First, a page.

How Secure is Your Homepage for the Holidays?
The holidays are right around the corner and as the owner of a small business, you most likely rely on online sales and interactions to drive growth and exposure for your company. That being the case, it’s more important than ever that you take steps to make sure your website is ready to handle increased online shopping. You can start preparing for the holiday shopping season by reviewing our 10 Tip to Keep Your Business Website Safe infographic.
The growing frequency and severity of cyber attacks puts online data and transactions increasingly at risk. One of the best ways you can protect your business and your customers is by protecting your site with strong authentication and Secure Sockets Layer (SSL) certificates (basically, ensuring that people who access your site really are who they say they are).Unfortunately, like many SMBs, you may have limited resources, which in turn means limited or no dedicated IT staff, so when it comes to things like authentication, SSL certificates and encryption you may not know where to start.
So let’s get down to the basics.
What is SSL?
SSL stands for “Secure Socket Layer.” An SSL certificate is a digital computer file (or small piece of code) that has two specific functions:
- Authentication and Verification: SSL certificates contain information about the authenticity of the identity of a person, business or website, which it will display to visitors on your website when they click on the browser’s padlock symbol or trust mark (e.g., the Norton™ Secured Seal). View Inline Image
- Data Encryption: The SSL certificate also enables encryption, which means that the sensitive information exchanged via the website cannot be intercepted and read by anyone other than the intended recipient.
A website that is secured with a SSL certificate will display “https://” before the address. This stands for “Secure HTTP.”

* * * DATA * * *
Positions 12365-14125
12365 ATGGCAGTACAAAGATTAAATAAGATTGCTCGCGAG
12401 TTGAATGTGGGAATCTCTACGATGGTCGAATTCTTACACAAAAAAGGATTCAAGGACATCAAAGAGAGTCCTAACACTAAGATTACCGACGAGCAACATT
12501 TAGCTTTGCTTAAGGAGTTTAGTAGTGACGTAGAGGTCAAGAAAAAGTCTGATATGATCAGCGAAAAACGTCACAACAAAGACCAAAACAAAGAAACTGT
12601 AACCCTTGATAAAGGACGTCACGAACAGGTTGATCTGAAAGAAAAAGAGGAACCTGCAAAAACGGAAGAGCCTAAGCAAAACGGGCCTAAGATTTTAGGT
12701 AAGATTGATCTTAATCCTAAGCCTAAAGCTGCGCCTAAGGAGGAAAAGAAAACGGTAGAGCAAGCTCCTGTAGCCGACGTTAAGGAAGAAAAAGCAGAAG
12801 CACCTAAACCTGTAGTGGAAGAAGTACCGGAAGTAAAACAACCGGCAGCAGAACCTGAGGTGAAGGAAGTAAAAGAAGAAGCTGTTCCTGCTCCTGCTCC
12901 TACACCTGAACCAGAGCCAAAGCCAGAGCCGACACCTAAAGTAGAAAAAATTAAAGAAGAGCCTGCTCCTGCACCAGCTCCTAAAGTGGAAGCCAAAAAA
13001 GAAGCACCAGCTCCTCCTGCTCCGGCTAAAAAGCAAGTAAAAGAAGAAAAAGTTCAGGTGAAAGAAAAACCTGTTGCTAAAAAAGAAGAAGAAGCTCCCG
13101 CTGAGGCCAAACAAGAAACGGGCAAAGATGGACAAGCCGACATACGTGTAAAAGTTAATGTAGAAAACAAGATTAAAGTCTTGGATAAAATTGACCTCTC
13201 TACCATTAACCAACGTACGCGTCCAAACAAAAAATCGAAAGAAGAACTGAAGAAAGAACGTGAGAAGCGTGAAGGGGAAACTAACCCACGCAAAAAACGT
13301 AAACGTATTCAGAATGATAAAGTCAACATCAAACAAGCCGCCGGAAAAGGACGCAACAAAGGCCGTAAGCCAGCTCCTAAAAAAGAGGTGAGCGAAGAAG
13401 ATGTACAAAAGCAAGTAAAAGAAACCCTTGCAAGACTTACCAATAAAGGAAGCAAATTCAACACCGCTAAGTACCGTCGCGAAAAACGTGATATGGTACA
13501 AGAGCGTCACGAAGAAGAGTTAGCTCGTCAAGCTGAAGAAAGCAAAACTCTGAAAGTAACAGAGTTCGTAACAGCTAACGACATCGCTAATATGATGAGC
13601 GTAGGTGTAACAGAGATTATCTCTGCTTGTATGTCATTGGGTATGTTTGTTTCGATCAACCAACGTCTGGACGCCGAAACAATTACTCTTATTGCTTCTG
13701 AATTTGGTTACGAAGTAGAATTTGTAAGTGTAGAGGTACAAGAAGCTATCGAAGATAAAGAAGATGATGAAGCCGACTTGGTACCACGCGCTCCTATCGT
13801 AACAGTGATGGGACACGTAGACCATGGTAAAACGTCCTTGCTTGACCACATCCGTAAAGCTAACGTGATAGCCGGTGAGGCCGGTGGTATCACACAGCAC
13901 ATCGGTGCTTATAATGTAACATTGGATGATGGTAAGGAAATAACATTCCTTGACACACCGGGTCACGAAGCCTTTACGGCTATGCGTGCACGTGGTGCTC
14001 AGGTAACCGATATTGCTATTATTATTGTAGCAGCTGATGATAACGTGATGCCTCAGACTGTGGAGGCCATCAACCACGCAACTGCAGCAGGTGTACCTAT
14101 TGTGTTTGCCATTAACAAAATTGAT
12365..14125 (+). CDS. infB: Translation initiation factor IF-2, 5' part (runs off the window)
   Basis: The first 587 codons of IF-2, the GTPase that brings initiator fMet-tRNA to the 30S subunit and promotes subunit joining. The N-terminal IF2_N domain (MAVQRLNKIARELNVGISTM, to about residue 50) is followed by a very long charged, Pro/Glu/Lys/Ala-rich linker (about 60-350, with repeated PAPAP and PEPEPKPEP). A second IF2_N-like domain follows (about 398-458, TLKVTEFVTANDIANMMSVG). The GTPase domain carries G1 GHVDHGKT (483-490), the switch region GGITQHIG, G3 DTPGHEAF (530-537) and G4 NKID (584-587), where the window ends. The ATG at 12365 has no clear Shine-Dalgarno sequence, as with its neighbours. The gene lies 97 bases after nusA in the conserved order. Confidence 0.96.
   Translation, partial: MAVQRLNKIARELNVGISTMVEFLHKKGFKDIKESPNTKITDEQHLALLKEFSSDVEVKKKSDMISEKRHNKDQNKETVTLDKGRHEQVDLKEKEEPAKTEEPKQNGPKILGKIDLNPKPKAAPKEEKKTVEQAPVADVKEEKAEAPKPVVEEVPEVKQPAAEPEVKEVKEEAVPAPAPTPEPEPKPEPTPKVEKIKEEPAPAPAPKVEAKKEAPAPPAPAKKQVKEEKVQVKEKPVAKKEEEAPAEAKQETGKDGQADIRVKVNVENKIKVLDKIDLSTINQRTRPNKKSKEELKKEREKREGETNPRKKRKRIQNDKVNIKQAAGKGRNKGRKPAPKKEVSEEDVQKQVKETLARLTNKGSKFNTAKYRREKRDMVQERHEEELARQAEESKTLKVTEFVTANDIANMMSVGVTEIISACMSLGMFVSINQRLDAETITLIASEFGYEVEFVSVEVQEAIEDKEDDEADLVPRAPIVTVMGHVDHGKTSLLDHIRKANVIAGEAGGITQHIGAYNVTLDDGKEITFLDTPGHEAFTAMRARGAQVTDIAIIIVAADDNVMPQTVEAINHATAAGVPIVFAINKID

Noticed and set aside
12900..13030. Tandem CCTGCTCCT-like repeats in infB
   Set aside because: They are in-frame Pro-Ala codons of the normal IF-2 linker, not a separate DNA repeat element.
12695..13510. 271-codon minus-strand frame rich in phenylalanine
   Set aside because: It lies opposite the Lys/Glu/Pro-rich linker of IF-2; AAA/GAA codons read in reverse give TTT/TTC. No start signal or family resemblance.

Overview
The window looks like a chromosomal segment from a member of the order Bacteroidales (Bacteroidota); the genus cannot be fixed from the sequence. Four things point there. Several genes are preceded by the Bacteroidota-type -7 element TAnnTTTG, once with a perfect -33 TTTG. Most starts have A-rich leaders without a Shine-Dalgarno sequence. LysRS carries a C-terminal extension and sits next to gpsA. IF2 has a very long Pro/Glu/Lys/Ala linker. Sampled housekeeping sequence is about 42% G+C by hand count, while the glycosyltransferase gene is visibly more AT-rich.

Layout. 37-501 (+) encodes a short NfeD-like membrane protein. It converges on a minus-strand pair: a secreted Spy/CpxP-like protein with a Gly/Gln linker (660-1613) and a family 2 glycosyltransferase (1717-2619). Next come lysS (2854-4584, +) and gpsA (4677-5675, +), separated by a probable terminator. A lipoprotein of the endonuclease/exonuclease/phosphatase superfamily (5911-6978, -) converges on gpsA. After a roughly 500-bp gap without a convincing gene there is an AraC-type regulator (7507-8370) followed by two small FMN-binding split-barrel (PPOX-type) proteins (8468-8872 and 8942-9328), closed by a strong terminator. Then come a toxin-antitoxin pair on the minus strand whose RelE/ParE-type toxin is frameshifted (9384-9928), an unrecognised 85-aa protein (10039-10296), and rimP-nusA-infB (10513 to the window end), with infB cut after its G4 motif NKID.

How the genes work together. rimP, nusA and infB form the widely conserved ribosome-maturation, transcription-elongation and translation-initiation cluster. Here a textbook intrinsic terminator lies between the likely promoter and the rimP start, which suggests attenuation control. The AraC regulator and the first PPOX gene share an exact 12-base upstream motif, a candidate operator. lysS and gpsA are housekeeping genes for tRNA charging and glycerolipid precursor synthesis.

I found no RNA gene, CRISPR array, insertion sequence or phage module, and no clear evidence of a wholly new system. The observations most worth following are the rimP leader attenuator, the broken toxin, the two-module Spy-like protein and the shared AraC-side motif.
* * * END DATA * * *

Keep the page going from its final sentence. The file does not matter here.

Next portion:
Just as a passport may only be issued by a country’s government officials, an SSL certificate is most reliable when issued by a trusted Certificate Authority (CA). The CA has to follow very strict rules and policies about who may or may not receive an SSL certificate. When you have a valid SSL certificate from a trusted CA, there is a higher degree of trust by your customers, clients or partners.
How does it work?
In the same way that you lock and unlock doors using a key, encryption makes use of keys to lock and unlock your information. Unless you have the right key, you will not be able to “open” the information. Each SSL session consists of two keys:
- Public key: Used to encrypt (scramble) the information
- Private key: Used to decrypt (un-scramble) the information and restore it to its original format so it can be read
Every SSL certificate that is issued for a CA-verified entity is issued for a specific server and Web address. When you visit a website with an SSL certificate, an SSL “handshake” occurs between the web browser and server. Information is requested from the server – which is then made visible to the person in their browser window. You will notice changes to indicate that a secure session has been initiated – for example, a trust mark will appear. If you click on the trust mark, you will see additional information such as the validity period of the SSL certificate, the domain secured, the type of SSL certificate, and the issuing CA. All of this means that a secure link is established for that session, with a unique session key, and secure communications can begin.
Why do I need it?
Simply put, your customers want to know that their information is safe. After all, they are providing you with very personal, very important information that allows access to their money. Failing to protect that information may not only result in unhappy customers, but you may be exposing yourself to serious legal trouble. One way you can show your customers that you are serious about protecting them is to implement SSL.
Another reason for implementing SSL is to verify that you really are who you say you are. The Internet is full of cyber criminals and malicious websites that look legitimate, but aren’t. These sites steal information when would-be customers try to make payments. Having an SSL certificate helps authenticate the identity of your business by showing that your website is verified as secure, and you are shown to be who you say you are.
One important thing to remember is that not all SSL certificates are created equally. When choosing a CA, look for a reputable company with a strong history of trust and security. You can find additional security tips to help you keep you and your customers safe this holiday season by visiting the Symantec Authentication blog.
As a leading CA, Symantec sells and issues several variations of SSL certificate solutions and services to companies of all sizes. Please visit us here for more information on Symantec SSL certificates.
Excerpts of this post were taken from the Beginners Guide to SSL Certificates: Making the Best Choice when Considering Your Online Security click the link above for a more detailed walkthrough of SSL.